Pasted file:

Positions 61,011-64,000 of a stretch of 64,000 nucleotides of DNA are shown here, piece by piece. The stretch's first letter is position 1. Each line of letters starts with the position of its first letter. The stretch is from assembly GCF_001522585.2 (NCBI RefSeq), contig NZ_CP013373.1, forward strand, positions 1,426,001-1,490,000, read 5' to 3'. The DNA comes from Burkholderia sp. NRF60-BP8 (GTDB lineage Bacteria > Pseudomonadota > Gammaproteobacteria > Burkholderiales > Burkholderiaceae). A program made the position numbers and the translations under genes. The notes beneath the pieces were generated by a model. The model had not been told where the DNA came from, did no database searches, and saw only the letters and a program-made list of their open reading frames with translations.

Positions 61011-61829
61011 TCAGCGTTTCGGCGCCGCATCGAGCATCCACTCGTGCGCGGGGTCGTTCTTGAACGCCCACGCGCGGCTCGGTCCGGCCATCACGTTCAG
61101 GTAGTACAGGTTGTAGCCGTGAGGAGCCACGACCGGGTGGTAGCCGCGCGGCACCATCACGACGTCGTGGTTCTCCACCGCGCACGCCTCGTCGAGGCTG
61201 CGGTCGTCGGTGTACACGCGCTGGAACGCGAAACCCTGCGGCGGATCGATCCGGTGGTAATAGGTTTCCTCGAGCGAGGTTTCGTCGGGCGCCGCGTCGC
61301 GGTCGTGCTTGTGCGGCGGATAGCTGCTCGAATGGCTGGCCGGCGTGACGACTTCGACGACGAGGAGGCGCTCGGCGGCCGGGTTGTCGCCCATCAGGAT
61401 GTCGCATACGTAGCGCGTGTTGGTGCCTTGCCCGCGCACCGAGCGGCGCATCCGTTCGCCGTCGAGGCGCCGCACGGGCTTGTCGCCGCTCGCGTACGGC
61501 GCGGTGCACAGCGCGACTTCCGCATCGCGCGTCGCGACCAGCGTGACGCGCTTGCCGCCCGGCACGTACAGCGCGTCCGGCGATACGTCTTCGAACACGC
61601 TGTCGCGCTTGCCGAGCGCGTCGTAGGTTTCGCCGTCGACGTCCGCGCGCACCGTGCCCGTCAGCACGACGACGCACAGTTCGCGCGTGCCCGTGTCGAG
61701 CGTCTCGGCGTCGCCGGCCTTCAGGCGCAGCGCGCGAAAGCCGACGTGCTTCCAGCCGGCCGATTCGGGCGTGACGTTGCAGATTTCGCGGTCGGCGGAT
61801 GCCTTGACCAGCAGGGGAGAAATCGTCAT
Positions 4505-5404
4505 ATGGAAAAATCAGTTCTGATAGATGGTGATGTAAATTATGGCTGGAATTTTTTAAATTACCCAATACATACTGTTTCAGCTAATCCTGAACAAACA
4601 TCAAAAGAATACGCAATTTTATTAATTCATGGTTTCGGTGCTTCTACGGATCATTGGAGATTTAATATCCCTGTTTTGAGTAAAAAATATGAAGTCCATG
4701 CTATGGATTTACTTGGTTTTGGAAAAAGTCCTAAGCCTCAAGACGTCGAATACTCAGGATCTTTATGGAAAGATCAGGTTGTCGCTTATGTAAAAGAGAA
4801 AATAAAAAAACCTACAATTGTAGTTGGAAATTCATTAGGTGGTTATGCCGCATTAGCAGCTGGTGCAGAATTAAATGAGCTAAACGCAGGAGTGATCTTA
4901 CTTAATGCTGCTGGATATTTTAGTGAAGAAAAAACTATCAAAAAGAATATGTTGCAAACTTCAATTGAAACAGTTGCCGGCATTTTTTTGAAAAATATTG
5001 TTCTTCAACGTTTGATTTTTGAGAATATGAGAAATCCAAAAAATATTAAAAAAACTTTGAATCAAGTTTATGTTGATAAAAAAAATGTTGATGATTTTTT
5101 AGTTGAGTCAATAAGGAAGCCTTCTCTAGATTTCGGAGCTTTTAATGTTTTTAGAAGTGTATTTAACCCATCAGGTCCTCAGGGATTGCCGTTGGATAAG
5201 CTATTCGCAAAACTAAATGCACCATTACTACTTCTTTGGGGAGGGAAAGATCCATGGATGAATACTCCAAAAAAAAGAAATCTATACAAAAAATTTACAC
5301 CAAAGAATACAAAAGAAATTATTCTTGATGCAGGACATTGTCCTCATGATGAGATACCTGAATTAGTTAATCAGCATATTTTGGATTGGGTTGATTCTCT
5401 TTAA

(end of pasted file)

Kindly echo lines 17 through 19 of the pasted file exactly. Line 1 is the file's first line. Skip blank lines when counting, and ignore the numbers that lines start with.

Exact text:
4901 CTTAATGCTGCTGGATATTTTAGTGAAGAAAAAACTATCAAAAAGAATATGTTGCAAACTTCAATTGAAACAGTTGCCGGCATTTTTTTGAAAAATATTG
5001 TTCTTCAACGTTTGATTTTTGAGAATATGAGAAATCCAAAAAATATTAAAAAAACTTTGAATCAAGTTTATGTTGATAAAAAAAATGTTGATGATTTTTT
5101 AGTTGAGTCAATAAGGAAGCCTTCTCTAGATTTCGGAGCTTTTAATGTTTTTAGAAGTGTATTTAACCCATCAGGTCCTCAGGGATTGCCGTTGGATAAG